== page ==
Australians forced to retire early due to health problems that could be treated with early intervention each lose up to $142,100 in superannuation, according to a new report.
It found a staggering $20.8 billion was being lost in superannuation each year when Australians aged 50-plus were forced into early retirement as a result of ill-health. The overall impact on gross domestic product (GDP) was $45.3 billion, it said.
Effective health strategies and medicines for those at risk had the potential to recover $1.9 billion in super and return $3.9 billion to the economy.
Our Health Our Wealth: The Impact of Ill-Health on Retirement Savings in Australia was launched in Canberra at the annual health industry event, PharmAus18.
Conducted by a research team led by Professor Bruce Rasmussen, director of Victoria University’s Institute of Strategic Economic Studies (VISES), the report used data from the Australian Bureau of Statistics (ABS) Household Income and Labour Dynamics in Australia (HILDA) survey.
Professor Rasmussen said that while the research noted early retirement due to ill-health was hard on individuals, their families and carers, it also quantified the financial impact on the Australian economy.
The report notes that Australia’s ageing population already presents significant health and aged-care challenges and that early retirement from illness magnifies those pressures.
The Organisation for Economic Cooperation and Development (OECD) estimates the number of individuals aged 65 or older relative to those of prime working age (20–64-year-olds) is set to more than double across the 34 OECD countries from 24 per cent in 2005 to 52 per cent in 2050.
The report found that those retiring early (aged 50–54) due to ill-health lose up to $142,100 in super – comprising $118,600 in balances foregone and $23,500 in funds withdrawn.
It estimates that close to 300,000 more Australians aged 50–64 would be working if their health could be improved from poor/fair to good/excellent through early prevention strategies.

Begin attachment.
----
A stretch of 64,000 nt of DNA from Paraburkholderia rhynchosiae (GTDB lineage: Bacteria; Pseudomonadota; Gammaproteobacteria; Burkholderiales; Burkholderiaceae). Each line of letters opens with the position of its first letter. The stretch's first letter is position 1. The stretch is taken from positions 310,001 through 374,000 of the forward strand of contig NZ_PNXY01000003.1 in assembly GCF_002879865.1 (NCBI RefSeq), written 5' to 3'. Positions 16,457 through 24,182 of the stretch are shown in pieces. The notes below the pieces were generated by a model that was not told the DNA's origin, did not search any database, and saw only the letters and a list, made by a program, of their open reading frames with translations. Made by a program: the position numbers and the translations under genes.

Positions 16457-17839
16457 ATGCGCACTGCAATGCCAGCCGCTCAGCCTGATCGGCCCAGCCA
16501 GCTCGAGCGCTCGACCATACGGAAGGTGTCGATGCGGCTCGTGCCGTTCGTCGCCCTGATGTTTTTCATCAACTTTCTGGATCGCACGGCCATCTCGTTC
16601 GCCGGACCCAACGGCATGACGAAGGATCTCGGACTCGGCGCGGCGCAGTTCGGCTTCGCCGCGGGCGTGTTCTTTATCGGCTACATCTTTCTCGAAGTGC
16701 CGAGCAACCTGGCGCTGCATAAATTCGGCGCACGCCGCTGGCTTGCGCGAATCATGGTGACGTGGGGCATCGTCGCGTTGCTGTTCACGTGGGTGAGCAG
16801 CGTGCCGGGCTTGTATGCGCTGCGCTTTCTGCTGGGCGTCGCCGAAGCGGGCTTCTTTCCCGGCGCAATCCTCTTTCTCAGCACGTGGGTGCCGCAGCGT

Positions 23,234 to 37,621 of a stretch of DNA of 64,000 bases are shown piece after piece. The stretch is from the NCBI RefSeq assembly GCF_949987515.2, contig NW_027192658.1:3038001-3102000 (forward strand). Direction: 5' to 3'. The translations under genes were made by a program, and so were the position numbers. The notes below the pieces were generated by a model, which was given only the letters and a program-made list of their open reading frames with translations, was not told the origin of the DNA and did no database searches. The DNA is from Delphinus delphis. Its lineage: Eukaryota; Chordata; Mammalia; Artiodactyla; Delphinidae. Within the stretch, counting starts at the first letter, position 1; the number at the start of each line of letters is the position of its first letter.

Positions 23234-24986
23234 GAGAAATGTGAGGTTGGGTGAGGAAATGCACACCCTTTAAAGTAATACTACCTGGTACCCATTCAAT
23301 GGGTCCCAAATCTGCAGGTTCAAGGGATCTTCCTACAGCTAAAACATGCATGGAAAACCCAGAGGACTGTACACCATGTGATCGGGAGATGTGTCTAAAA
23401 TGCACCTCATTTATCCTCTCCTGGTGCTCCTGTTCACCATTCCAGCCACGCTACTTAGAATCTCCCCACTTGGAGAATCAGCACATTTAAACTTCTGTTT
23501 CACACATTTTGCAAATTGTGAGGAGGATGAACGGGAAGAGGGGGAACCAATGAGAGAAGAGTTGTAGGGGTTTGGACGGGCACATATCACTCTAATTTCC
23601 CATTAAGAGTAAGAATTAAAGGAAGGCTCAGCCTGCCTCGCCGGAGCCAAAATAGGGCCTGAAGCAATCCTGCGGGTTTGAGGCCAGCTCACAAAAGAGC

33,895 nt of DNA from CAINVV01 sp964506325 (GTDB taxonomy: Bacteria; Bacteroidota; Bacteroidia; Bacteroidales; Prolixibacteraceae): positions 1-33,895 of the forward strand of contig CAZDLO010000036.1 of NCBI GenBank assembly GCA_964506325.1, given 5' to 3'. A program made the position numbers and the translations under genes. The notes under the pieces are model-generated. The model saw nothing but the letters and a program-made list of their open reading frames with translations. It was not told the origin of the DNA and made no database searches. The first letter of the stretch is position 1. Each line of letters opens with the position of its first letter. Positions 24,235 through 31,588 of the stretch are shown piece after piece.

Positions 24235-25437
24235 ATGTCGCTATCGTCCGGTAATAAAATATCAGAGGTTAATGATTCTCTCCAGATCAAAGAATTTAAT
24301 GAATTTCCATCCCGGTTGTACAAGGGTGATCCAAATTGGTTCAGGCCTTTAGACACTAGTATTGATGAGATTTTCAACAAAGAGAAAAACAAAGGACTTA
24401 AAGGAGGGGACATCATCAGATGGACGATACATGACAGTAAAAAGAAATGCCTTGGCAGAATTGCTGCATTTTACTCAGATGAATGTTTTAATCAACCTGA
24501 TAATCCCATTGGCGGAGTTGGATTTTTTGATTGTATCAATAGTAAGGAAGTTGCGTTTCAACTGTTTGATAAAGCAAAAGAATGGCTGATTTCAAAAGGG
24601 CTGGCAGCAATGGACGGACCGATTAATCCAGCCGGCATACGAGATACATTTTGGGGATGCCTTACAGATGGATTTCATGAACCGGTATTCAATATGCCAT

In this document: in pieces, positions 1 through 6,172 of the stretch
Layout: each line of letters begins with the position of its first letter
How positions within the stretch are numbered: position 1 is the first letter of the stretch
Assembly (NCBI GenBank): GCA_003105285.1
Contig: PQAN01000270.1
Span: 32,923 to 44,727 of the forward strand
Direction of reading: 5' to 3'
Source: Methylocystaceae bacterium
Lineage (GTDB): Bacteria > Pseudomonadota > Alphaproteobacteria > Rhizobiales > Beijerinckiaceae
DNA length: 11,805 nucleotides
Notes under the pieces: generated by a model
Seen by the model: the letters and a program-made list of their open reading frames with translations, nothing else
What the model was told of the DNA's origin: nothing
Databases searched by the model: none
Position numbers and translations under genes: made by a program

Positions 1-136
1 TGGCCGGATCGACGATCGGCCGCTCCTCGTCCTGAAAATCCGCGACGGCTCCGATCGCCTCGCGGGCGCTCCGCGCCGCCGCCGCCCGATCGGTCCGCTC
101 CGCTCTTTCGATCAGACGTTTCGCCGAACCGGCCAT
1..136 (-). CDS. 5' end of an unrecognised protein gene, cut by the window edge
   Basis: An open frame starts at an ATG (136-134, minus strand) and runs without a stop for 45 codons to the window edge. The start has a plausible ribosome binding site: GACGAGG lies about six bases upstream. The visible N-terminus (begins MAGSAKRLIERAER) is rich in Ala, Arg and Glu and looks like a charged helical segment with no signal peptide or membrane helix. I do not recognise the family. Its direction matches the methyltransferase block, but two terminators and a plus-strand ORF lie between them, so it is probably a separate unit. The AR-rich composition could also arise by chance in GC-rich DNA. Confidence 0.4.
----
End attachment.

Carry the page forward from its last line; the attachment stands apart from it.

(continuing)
“Early retirement due to ill-health imposes a significant economic cost, almost 4.5 times government expenditure on the Pharmaceutical Benefits Scheme in 2016–17,” says Liz de Somer, chief executive of Medicines Australia, which conducts the annual symposium. “It’s very important to consider ways to address this and take action while illness may be more manageable, to retain a person’s ability to function effectively and remain in the workplace.”
Common health conditions associated with early retirement, according to the report, include psychological and psychiatric illness, particularly depression and anxiety, and musculoskeletal and connective tissue conditions such as osteoarthritis, osteoporosis, neck and back problems.
Treatment strategies for those aged 45 and over with psychological issues could prevent 19,325 early retirements and save the economy about $16.3 million, and for those with musculoskeletal conditions, early intervention could reduce the number of early retirees by 8734 and generate $9.4 million in savings.
The total combined economic benefit of addressing these conditions would be $3.9 billion in annual economic benefit and $1.9 billion in reduction of lost super.
“Advances in healthcare promise to change the management of disease in the future,” said Ms de Somer, “particularly the development of new medicines for more difficult-to-treat illnesses such as cancer, dementia and other neurological conditions.
“These findings clearly indicate there's much to be gained in keeping Australians healthy.”
Professor Rasmussen told AAP: “One of the suggestions might be that there should be better screening of both mental illness and muscular-skeletal problems, probably in the workplace.
“The idea of getting onto these things early, as we’ve learnt in so many treatment programs, is a real advantage.”
Have you had to retire early due to ill-health? Were you able to take advantage of any treatments to lessen the impact of your condition? Have you had to rethink your retirement because of your health problems?
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